When I'm far away from home,
or maybe hard at play--
I know you will protect me,
from harm along the way.
Your beautiful and shining face,
I see not, though you're near.
The sweetness of your lovely voice,
I cannot really hear.

When I pray, you're praying too,
Your prayer is just for me.
But ,when I sleep you never do,
You're watching over me.


Everyone has their own angel.
For last night an angel of the God to Whom I belong and Whom I serve stood by me. --  Acts 27:23

I will give thanks to You, O lord, with all my heart, in the presence of the angels I will sing Your praise. -- Psalm 138:1

If we were all like angels, the world would be a heavenly place.
If you believe there are angels, believe there are angels; and if you don't, don't.  But don't tame them into something to which you can be indifferent.

If you seek an angel with an open heart, you shall always find one
"Make yourself familiar with the angels, and behold them frequently in spirit; for without being seen, they are present with you."  --  St. Francis de Sales

My hero's come with wings, not capes.
No other virtue makes man more equal to the angels, than the initiation of their way of life.  -- John Cassian

See, I am sending an angel before you, to guard you on the way and bring you to the place I have prepared.  --  Exodus 23:20

Smiles are the next best thing to halos.
Sometimes your best friend is actually a guardian angel in disguise.

The angels stand between us and God, but they are translucent, even transparent, and they beckon us to penetrate their luminosity.  -- Peter Wilson

The sky is the limit to an angel.
The sound of an angel's voice can unlock your hidden feelings.

The sweet souls who love, cherish, inspire and protect the angel in you are your guardian angels. They are your Friends and Family.
The warmth of an angel's light can comfort and illuminate the whole world.

There are no strangers to an angel.
There are often people nearby who want to pull you up when you reach out. These are your angels-in-waiting.

We are all angels in training.
We've never had to look far to find our angels. Angels have never really been out of reach. We can always discover angels from the inside-out, because it is the angel inside us who can point the way to all our other angels.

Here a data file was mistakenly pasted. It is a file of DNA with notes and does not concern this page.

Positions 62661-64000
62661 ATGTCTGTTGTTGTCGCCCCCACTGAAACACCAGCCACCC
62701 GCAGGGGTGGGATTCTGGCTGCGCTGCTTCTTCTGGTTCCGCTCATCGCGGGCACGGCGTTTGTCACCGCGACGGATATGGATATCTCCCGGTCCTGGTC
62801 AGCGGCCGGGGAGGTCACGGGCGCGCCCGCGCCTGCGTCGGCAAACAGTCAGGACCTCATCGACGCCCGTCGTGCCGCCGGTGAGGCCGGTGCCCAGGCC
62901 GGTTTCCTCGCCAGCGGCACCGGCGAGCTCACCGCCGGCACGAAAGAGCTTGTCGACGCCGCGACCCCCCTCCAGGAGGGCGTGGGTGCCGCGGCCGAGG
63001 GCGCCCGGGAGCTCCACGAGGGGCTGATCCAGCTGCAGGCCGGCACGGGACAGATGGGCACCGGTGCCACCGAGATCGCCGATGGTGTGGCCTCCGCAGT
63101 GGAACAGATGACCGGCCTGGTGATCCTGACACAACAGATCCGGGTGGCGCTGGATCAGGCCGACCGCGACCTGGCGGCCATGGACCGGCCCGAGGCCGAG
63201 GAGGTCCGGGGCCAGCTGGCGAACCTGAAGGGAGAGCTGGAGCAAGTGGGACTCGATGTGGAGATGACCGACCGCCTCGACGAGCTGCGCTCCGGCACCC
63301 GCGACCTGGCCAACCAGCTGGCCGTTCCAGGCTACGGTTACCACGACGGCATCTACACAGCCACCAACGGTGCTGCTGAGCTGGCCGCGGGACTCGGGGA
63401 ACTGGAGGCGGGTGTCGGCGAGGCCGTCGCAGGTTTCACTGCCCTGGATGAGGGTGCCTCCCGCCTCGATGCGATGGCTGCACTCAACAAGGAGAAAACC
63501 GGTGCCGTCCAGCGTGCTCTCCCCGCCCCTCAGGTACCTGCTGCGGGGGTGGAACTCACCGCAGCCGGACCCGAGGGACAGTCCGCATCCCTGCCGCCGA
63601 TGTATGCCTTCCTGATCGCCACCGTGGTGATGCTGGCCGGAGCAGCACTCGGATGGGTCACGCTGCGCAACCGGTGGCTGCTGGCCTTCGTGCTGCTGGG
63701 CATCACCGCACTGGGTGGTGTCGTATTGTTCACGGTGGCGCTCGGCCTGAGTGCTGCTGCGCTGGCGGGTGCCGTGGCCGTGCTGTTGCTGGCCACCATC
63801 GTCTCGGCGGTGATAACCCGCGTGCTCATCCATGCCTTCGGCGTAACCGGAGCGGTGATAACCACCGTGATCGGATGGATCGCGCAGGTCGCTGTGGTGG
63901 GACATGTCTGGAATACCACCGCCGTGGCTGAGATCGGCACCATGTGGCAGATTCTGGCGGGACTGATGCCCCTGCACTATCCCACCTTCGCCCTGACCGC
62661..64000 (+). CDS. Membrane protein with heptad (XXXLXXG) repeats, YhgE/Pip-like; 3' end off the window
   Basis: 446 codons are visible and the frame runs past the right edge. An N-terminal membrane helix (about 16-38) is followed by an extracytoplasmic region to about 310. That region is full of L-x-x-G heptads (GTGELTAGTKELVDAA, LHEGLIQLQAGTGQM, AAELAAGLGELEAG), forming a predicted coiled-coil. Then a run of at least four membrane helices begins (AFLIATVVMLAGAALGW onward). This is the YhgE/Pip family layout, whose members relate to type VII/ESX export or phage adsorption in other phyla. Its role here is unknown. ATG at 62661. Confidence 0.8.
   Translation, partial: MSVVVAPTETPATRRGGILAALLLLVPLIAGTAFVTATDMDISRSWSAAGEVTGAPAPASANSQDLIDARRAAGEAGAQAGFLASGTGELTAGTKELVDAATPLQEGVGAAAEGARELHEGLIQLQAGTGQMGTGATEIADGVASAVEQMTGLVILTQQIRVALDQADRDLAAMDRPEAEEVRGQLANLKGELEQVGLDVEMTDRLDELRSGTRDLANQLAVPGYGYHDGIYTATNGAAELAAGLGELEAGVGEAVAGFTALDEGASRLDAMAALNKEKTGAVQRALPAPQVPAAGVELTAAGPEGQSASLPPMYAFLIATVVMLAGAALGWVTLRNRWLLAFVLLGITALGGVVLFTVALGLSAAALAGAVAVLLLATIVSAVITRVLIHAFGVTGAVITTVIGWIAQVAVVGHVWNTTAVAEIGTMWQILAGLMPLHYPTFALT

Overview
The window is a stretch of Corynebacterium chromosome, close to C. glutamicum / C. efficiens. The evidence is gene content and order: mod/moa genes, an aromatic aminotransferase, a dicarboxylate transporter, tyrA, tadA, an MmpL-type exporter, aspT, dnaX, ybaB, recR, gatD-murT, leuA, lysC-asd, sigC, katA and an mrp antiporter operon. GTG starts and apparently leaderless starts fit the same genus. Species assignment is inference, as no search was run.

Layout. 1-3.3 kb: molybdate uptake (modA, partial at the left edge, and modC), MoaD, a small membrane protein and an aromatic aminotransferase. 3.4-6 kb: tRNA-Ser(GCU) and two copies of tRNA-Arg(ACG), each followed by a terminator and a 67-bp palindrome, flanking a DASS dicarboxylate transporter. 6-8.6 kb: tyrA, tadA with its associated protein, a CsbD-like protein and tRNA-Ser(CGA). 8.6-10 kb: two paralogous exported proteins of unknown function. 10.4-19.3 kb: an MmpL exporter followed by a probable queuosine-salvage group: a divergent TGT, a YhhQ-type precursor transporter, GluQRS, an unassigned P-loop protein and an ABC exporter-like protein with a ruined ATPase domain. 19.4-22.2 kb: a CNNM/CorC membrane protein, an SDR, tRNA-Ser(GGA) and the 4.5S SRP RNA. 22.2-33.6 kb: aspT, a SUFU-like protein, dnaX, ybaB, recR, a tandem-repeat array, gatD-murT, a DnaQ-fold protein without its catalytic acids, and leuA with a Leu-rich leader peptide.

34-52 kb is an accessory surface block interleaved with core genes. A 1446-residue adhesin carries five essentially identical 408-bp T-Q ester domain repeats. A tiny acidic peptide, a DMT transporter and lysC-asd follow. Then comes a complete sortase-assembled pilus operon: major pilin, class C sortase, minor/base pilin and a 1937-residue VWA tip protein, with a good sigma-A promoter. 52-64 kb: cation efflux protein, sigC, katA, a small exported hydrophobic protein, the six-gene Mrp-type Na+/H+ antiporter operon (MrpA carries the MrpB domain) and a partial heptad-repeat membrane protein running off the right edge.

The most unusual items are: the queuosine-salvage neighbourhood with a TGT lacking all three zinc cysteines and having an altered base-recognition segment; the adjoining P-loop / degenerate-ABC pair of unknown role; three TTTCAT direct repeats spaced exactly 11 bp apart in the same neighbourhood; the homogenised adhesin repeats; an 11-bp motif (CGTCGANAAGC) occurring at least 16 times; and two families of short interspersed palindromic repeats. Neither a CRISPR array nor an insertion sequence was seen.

While we are sleeping, angels have conversations with our souls.
You don't have to die to become an angel.

 I love this little poem by Marjorie  Wilson, she  was the sister of Captain T P Cameron
the war poet: 1889-1918. Their Father was the Reverend T Cameron Wilson of Little Eaton in Derbyshire. Marjorie's War Work included nursing service with the Voluntary Aid Detachment and with the War Relief Office.
She left a big hole in Britains poetry and rhymes dying so very, very young.


My little room is high up in the house,
The rain's small feet pit-patter.
No one comes.
Lonely it is. Sometimes a soft, small mouse
Peeps out with frightened eyes to find my crumbs.
I have grown old in this small attic room.
One after one my dear friends went away.
In the still night how black the shadows loom!
But shadows do not last; they go by day.
I have a roof (so close). I have a fire.
I would not change my garret room, not even
For a grand floor below: there is none higher;
The floor above this little room is heaven.

Marjorie Wilson 1889 - 1918

Also by Majorie Wilson


The poem entitled 'To Tony – Aged 3'
was written in 1918 by Marjorie Wilson in memory of her brother, T P Cameron Wilson ('T. P. C. W.'), a casualty of World War I. Also a poet, he was serving as an officer in the 10th Sherwood Foresters when he was killed in action at Hermies, France, in 1918.
 Many of the children of soldiers killed in combat were – are – too young to know or remember their fathers, so it falls to relations to tell them about their parents and of the sacrifices that they made.


A gathering of angels can enlighten the whole world.
A house call from an angel can heal a broken heart.

An angel appears to be just like everybody else, only more so.
An angel can fly directly into the heart of the matter.    
An angel can illuminate the thought and mind of man by strengthening the power of vision.  --  St. Thomas Aquinas

An angel is a heavenly host.
An angel is someone who raises your spirits! A TRUE FRIEND

An angel is someone you feel like you've known forever, even though you've just met.
An angel is someone you're always happy to bump into.

An angel's art is his heart.
An angel's love is weightless.

Angels always lead you down the right path.
Angels always try to paint a rosy picture.

Angels and ministers of grace defend us. -- William Shakespeare
Angels are always memorable because they never forget what really matters.

Angels are bright lights in the midst of our lives.
Angels are never too distant to hear you.